Your problem is with the word “graveyard.” You’re worried that if we admit to dumping old versions and adopting new versions this somehow amounts to re-inventing the wheel and forgetting everything we’ve learned. This is just wrong. Your problem is merely one of language, yet you’ve made a huge song and dance about it.

    Old versions of theories are history. Progress is made by having the humility to adopt new versions of theories when the evidence requires it. That is the graveyard model you keep banging on about.

    Do you accept this model or reject it? And don’t just say “I reject it ebcause scientific knowledge is progressive.” The “graveyard” model just is the view that scientific knowledge is progressive and we need to move to better models when the evidence presents itself.

  • No, Glenn, the “graveyard model” is not widely accepted by most philosophers of science and scientists. And I certainly reject it.

    But what about my specific questions – I think these help clarify things:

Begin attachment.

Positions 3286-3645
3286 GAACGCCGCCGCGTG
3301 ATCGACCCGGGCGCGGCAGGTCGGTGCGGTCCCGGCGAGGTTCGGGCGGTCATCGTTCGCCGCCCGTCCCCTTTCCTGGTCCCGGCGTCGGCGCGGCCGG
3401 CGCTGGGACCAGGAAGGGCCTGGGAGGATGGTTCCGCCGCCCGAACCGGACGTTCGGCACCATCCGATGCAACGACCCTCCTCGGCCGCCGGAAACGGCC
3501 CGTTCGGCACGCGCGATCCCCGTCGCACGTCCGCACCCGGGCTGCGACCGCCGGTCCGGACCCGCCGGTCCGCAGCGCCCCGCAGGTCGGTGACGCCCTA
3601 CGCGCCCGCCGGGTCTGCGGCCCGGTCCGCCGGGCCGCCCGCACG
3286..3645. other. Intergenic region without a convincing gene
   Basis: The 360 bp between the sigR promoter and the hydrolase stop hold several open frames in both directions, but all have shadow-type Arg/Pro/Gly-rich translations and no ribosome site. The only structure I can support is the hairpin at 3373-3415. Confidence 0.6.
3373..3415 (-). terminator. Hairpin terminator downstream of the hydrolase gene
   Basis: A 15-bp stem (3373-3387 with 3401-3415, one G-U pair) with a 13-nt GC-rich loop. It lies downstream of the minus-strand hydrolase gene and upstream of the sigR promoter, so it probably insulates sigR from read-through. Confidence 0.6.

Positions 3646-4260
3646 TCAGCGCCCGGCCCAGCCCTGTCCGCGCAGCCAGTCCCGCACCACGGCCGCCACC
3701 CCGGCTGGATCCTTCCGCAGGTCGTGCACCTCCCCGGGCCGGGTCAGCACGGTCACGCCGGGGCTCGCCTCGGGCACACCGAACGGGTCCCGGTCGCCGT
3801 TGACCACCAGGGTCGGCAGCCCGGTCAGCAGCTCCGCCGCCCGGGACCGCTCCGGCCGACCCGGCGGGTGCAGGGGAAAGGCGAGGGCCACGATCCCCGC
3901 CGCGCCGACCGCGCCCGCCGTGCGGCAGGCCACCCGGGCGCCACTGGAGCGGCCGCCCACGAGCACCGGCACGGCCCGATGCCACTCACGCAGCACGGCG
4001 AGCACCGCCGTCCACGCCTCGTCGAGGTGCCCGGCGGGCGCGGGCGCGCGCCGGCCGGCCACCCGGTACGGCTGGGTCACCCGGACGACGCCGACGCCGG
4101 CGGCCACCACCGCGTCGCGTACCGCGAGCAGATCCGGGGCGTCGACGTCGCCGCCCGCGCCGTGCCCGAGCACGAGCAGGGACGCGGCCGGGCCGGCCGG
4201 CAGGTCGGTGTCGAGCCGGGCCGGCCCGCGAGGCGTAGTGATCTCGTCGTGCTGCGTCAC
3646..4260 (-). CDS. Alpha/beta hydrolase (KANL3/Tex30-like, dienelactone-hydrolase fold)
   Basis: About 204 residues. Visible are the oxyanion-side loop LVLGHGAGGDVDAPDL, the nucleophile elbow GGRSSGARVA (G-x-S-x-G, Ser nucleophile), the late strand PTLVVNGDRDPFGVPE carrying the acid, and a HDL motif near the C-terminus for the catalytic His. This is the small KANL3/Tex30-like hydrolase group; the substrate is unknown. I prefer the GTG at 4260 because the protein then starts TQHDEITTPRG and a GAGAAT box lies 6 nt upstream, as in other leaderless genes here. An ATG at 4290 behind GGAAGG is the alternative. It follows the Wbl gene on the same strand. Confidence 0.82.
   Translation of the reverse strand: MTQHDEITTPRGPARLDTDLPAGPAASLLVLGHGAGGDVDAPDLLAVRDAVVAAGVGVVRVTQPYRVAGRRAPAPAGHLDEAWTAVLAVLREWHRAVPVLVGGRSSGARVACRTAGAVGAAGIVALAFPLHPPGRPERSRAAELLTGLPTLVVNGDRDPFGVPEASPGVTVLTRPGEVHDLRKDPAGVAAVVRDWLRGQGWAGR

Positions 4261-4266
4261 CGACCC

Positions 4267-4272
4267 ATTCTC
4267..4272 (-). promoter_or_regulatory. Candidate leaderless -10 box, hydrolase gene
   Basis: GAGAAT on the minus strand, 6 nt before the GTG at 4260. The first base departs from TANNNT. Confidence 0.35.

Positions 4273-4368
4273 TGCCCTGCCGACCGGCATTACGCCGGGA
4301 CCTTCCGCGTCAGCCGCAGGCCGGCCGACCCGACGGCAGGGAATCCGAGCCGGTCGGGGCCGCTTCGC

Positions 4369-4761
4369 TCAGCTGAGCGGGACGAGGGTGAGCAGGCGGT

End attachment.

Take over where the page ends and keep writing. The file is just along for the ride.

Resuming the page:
“So Glenn, do you think the Newtonian mechanics has been dumped in this graveyard? Copernican, Galilean and Keplerian astronomy?, Galilean relativity?”

    Your claim “Old versions of theories are history. Progress is made by having the humility to adopt new versions of theories when the evidence requires it.” is unclear. Do you accept that “old versions of theories” are very often, at least mostly, components of new theories? (You seem to be conceding and actually agreeing with me by using the term “version” – could you clarify?)

    Do you accept that the “old theory” of Newtonian mechanics” is in effect a limiting case of Einsteinian mechanics, and in fact used a lot more than the full theory?

    While I think a graveyard may well be appropriate for well discredited theories like phlogiston or special creationism I think the term gives a completely wrong impression of scientific epistemology. But it is one promoted by post modernists and creationists who distort Kuhn’s ideas.

  • Ken,

    You have yet to respond to my charge that your claim fundamentally confuses “justified belief” with “knowledge”. I previously spelled it out that if we claim to “know” some proposition x, and x turns out to be false, then the original claim to “know” x was not a true claim to knowledge.

    Again, that someone claims that something is knowledge is no indication of whether it actually constitutes knowledge.